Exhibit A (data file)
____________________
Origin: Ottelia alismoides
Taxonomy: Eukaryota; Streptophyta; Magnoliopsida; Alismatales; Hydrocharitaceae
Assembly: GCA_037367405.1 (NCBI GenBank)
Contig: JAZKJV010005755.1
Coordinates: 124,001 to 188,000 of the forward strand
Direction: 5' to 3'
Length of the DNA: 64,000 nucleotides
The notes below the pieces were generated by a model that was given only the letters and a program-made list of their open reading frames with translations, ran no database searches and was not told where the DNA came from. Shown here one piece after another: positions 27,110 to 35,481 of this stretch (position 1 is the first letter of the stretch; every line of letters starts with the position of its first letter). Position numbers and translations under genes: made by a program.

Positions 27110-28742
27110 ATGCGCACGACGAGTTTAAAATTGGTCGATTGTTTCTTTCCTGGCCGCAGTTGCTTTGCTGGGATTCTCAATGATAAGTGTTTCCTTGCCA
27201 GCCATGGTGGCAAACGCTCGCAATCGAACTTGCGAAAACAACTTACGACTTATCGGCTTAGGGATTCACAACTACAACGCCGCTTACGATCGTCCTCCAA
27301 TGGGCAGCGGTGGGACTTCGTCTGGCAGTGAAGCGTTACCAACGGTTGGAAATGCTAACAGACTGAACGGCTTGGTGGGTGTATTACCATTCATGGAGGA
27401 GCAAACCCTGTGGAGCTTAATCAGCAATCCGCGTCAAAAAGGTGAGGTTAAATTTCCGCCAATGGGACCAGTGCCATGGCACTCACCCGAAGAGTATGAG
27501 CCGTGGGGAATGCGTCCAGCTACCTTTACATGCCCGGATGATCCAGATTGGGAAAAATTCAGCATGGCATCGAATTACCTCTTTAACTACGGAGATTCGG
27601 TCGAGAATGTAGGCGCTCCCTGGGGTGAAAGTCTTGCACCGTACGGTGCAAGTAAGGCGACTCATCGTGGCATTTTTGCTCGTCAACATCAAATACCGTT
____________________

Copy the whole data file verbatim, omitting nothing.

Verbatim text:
Origin: Ottelia alismoides
Taxonomy: Eukaryota; Streptophyta; Magnoliopsida; Alismatales; Hydrocharitaceae
Assembly: GCA_037367405.1 (NCBI GenBank)
Contig: JAZKJV010005755.1
Coordinates: 124,001 to 188,000 of the forward strand
Direction: 5' to 3'
Length of the DNA: 64,000 nucleotides
The notes below the pieces were generated by a model that was given only the letters and a program-made list of their open reading frames with translations, ran no database searches and was not told where the DNA came from. Shown here one piece after another: positions 27,110 to 35,481 of this stretch (position 1 is the first letter of the stretch; every line of letters starts with the position of its first letter). Position numbers and translations under genes: made by a program.

Positions 27110-28742
27110 ATGCGCACGACGAGTTTAAAATTGGTCGATTGTTTCTTTCCTGGCCGCAGTTGCTTTGCTGGGATTCTCAATGATAAGTGTTTCCTTGCCA
27201 GCCATGGTGGCAAACGCTCGCAATCGAACTTGCGAAAACAACTTACGACTTATCGGCTTAGGGATTCACAACTACAACGCCGCTTACGATCGTCCTCCAA
27301 TGGGCAGCGGTGGGACTTCGTCTGGCAGTGAAGCGTTACCAACGGTTGGAAATGCTAACAGACTGAACGGCTTGGTGGGTGTATTACCATTCATGGAGGA
27401 GCAAACCCTGTGGAGCTTAATCAGCAATCCGCGTCAAAAAGGTGAGGTTAAATTTCCGCCAATGGGACCAGTGCCATGGCACTCACCCGAAGAGTATGAG
27501 CCGTGGGGAATGCGTCCAGCTACCTTTACATGCCCGGATGATCCAGATTGGGAAAAATTCAGCATGGCATCGAATTACCTCTTTAACTACGGAGATTCGG
27601 TCGAGAATGTAGGCGCTCCCTGGGGTGAAAGTCTTGCACCGTACGGTGCAAGTAAGGCGACTCATCGTGGCATTTTTGCTCGTCAACATCAAATACCGTT